Song of Solomon 8:6. Set me as a seal upon thine heart, as a signet upon thine arm. The reference may be to the highpriest, who bore the names of all the tribes upon his breastplate. Exodus 28:21-29. The signet upon the arm may refer to punctures made in the skin, and filled with colour. So our sailors make anchors, letters, and marks in their flesh with gunpowder, that no long voyage, nor distant land, may induce them to forget the object of their love. Others wear the name of a betrothed woman, on a signet in a ring.— For love is strong as death, which is invincible. He conquers all, and is conquered by none. Thus all the storms and all the foes we have to encounter in the desert, cannot separate us from the love of Christ. His love is such that the waters of death cannot quench it, neither can the floods drown it. He loves us, because he hath set his love upon us.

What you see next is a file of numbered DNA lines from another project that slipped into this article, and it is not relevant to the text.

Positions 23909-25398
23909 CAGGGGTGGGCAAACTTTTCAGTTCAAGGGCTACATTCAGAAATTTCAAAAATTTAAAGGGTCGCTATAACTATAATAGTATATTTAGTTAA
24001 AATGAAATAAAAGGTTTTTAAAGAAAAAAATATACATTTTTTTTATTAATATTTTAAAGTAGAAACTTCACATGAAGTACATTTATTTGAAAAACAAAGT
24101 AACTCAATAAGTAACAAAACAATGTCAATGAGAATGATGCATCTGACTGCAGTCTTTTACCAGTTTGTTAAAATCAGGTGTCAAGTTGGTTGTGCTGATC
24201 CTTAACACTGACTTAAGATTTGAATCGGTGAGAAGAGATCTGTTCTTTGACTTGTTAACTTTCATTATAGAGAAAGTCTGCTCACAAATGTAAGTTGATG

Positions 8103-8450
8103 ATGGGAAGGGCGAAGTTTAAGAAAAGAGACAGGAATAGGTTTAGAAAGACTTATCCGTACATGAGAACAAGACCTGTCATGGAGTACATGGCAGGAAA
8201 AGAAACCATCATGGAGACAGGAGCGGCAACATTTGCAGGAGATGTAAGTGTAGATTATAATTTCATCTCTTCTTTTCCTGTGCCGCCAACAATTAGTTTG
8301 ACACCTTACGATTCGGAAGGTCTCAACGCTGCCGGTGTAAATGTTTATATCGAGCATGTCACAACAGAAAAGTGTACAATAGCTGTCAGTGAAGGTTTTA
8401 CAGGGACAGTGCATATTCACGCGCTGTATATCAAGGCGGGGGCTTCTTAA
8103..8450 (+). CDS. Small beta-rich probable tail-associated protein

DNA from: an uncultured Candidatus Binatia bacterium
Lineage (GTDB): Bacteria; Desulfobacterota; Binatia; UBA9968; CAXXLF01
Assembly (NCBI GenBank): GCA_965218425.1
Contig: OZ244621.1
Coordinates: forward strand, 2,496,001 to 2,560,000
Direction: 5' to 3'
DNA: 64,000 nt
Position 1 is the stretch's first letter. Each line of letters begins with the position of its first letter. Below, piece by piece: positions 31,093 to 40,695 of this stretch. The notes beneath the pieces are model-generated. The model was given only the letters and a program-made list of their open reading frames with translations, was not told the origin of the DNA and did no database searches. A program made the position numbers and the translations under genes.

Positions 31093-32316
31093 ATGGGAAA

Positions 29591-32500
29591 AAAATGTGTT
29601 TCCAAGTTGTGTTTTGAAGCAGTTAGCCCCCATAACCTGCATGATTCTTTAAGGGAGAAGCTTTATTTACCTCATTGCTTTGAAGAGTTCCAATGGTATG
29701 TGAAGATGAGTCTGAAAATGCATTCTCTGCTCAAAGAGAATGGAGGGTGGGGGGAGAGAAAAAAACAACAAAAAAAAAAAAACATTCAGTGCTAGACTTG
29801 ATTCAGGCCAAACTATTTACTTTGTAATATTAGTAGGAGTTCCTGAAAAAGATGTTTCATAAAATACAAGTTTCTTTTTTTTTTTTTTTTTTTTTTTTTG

Song of Solomon 8:8. We have a little sister, and she hath no breasts. She is in infancy, and hath no mother to suckle her. What shall we do for our little sister, that she may grow to maturity, may be asked in marriage, may fill her rank with the virgins, and the mothers of Israel, and be intermarried with the household of the faithful? This little sister was the abundance of gentile proselytes, which came over to the jewish church. Here is the tender love of Hebrew piety towards their little sister, which had no mother; no breasts of ordinances to feed her with the sincere milk of the word.